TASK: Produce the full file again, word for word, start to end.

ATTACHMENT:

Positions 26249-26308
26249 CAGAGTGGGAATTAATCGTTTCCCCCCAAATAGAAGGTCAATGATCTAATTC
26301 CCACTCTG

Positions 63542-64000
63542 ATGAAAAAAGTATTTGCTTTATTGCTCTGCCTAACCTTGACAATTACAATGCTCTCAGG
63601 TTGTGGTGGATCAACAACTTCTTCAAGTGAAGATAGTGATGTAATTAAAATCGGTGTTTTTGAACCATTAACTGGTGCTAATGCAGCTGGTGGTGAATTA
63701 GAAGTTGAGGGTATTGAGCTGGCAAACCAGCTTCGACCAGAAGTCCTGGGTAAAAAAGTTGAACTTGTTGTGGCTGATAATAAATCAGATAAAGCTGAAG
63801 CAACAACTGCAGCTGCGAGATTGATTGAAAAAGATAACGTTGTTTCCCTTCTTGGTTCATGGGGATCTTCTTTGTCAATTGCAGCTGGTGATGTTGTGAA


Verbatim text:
Positions 26249-26308
26249 CAGAGTGGGAATTAATCGTTTCCCCCCAAATAGAAGGTCAATGATCTAATTC
26301 CCACTCTG

Positions 63542-64000
63542 ATGAAAAAAGTATTTGCTTTATTGCTCTGCCTAACCTTGACAATTACAATGCTCTCAGG
63601 TTGTGGTGGATCAACAACTTCTTCAAGTGAAGATAGTGATGTAATTAAAATCGGTGTTTTTGAACCATTAACTGGTGCTAATGCAGCTGGTGGTGAATTA
63701 GAAGTTGAGGGTATTGAGCTGGCAAACCAGCTTCGACCAGAAGTCCTGGGTAAAAAAGTTGAACTTGTTGTGGCTGATAATAAATCAGATAAAGCTGAAG
63801 CAACAACTGCAGCTGCGAGATTGATTGAAAAAGATAACGTTGTTTCCCTTCTTGGTTCATGGGGATCTTCTTTGTCAATTGCAGCTGGTGATGTTGTGAA